Good Advice on Nonprofit Board Formation

September 11, 2010 at 6:29 am Leave a comment

Guidelines on Building an Effective Nonprofit Board of Directors

By Estela Kennen

A good nonprofit board of directors doesn’t just happen. It must be worked on. Here are some considerations to get you started. If you want to end up with an effective board of directors for your nonprofit organization, you should take various factors into consideration.

Size Matters

The number of board members should be not to big, not too small, but just right. What does just right mean? It depends partially on the functions of the board. Larger boards, composed of around 15 members are useful when:

  • fundraising (or donating) is one of the main functions of the board
  • many subcommittees will be necessary for the board to fulfill all its roles

Meanwhile, smaller boards, of about 7 members, can operate more informally and possibly make decisions more quickly. (A small dysfunctional board, however, can be harder pressed to be decisive than a well-run large board).


A diverse group of people is more likely to consider various perspectives on a problem or opportunity, and more likely to come up with creative solutions. Ethnic and racial diversity is critical – the board of directors should look as much like the client population or the population of the surrounding area as possible. But other types of diversity can be important, too.

Geographic diversity can be important. If you represent the interests of a county or state, for instance, it is altogether too easy to end up with a board that is comprised mostly of people who live in the same city where the nonprofit is located—people who can have trouble understanding the needs of your other constituents.

One of the most important areas of diversity you should carefully seek is diversity in expertise. You don’t want everyone in your free clinic’s board of directors to be a doctor, for instance. Nurses, social workers, accountants, and lay people can all strengthen the board. Here are some common types of knowledge and abilities you should look for from different board candidates:

  • Expertise in the subject matter relevant to the nonprofit (for instance, performing arts or homelessness, or whatever it is you do)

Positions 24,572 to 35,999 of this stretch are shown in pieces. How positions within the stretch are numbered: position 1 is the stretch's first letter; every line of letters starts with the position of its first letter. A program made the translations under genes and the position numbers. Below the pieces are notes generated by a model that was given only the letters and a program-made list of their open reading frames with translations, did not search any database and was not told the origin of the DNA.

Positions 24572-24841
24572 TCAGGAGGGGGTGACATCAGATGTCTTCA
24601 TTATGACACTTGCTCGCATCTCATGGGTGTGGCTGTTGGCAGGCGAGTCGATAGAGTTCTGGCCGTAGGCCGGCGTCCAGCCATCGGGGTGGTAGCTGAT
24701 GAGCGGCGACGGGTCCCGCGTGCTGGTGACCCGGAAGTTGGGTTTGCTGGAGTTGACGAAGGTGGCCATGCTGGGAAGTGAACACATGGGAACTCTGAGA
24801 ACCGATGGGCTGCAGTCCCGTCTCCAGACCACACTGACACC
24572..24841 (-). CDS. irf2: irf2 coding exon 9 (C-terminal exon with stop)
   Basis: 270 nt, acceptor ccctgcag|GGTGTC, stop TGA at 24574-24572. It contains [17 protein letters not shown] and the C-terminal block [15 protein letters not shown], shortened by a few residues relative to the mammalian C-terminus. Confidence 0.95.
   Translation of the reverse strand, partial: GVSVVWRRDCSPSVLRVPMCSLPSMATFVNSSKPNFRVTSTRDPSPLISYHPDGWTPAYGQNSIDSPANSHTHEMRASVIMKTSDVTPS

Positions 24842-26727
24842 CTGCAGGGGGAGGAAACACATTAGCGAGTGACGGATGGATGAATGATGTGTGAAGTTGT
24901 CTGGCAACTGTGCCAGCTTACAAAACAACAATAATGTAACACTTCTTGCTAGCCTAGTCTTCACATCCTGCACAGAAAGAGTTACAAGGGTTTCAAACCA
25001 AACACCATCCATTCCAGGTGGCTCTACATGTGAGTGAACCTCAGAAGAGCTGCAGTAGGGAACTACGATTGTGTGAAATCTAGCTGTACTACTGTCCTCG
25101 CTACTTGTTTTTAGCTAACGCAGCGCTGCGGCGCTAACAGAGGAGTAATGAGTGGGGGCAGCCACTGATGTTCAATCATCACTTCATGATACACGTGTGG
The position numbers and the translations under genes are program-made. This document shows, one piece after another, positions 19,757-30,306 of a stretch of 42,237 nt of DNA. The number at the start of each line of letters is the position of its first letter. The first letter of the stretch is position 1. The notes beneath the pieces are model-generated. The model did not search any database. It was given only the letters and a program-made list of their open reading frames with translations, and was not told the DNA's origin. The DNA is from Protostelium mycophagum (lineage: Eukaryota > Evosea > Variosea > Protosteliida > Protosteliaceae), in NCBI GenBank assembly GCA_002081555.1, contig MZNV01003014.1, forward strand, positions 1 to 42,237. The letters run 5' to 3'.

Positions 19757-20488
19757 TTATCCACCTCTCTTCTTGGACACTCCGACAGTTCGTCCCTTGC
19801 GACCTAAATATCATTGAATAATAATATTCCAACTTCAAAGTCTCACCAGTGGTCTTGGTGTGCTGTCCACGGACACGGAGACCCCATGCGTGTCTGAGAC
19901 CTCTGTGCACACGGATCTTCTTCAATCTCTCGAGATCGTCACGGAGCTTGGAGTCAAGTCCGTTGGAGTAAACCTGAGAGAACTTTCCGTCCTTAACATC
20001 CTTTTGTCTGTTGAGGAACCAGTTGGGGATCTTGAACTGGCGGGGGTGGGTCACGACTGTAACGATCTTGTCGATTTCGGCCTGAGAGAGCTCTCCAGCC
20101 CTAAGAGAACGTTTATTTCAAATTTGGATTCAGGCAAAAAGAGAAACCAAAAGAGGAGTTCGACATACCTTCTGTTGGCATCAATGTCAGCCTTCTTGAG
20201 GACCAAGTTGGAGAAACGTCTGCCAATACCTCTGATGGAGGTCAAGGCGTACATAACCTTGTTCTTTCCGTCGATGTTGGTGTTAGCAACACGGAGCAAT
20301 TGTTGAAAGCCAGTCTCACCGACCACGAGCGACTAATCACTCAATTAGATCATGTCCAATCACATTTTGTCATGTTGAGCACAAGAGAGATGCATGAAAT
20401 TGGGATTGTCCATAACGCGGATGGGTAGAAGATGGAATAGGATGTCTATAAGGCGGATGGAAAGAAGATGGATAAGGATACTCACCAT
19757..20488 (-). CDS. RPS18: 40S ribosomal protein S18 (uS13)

• A solid financial background
  • Experience fundraising, or the ability to tap into high-dollar donors
  • Knowledge of program evaluation

Finding Candidates

The executive director of the nonprofit, other key staff, and the members of the current board should get together to identify people who can strengthen the board. If there is no existing board, the staff should use their network to ask people to ask people if they are interested in participating.

To save time for more pressing board matters at regular meetings, a subcommittee responsible for board recruitment can be formed. (Of course, the entire board might want to vote on new members, but the subcommittee can for a list of potential candidates, approach them, interview them, and present their findings to the board).

Interview for Fit

Once potential board members have been identified and approached, the next step is to interview them. You should look for:

  • explicit assurance regarding the amount of time they are willing and able to commit
  • an understanding and commitment to the mission your organization serves
  • the ability to feel comfortable speaking up along with the ability to listen to other’s opinions
  • the capacity to disagree with a board decision but to support the decision and organization once the vote has been cast

Read the original source article.


Entry filed under: Nonprofit Board Development. Tags: , , .

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